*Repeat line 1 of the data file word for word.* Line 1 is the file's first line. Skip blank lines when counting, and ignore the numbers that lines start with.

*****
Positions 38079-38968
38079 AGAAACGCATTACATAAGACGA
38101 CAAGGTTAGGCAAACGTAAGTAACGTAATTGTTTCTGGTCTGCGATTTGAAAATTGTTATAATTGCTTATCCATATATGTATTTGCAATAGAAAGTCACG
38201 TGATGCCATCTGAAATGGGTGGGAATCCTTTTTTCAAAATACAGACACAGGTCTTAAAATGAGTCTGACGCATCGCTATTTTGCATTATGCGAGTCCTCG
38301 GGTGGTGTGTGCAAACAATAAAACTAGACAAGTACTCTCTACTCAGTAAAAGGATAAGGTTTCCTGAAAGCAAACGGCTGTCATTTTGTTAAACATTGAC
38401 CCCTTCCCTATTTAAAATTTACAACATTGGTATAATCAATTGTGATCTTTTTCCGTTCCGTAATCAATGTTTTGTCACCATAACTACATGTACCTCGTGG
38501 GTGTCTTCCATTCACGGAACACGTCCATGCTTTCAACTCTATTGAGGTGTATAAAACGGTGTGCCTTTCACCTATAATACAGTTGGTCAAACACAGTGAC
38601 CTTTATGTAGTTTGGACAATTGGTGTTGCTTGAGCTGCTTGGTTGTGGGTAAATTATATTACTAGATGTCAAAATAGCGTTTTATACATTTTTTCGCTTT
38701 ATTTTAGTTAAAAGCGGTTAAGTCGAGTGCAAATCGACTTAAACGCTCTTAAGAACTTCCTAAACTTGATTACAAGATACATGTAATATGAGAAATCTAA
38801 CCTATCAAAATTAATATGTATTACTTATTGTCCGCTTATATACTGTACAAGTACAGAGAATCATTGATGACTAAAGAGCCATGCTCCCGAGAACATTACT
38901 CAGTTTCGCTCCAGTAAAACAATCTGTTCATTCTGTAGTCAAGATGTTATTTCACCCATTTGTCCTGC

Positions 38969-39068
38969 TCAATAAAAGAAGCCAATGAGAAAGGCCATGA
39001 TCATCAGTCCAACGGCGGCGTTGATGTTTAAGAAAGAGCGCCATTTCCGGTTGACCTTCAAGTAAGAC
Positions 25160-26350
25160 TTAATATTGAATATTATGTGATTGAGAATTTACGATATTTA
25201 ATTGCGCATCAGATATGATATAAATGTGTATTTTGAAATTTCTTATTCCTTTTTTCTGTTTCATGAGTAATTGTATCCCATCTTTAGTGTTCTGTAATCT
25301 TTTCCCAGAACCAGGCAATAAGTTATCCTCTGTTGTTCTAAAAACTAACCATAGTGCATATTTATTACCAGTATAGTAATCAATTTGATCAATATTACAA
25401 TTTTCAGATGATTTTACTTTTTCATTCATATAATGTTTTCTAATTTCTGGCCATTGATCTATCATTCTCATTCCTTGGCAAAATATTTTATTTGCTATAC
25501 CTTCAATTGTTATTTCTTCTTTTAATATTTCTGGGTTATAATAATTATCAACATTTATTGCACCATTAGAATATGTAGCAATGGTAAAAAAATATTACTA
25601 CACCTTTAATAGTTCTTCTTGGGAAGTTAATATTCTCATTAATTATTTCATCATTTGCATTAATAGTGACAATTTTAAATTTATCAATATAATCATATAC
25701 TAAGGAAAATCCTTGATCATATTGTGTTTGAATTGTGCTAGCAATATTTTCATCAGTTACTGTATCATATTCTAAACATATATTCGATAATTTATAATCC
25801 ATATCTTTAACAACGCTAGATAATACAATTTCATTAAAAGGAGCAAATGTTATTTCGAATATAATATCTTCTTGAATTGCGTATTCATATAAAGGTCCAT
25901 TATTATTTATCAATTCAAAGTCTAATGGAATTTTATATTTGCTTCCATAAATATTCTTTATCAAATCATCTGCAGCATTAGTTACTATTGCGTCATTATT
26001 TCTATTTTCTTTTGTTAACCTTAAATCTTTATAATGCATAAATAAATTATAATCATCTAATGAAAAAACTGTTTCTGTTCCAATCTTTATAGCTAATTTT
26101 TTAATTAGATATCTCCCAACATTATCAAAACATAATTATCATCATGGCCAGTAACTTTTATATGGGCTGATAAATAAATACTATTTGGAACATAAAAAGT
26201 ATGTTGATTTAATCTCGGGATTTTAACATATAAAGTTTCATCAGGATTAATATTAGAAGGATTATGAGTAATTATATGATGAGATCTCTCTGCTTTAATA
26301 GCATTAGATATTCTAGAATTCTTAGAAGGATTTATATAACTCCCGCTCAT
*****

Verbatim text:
Positions 38079-38968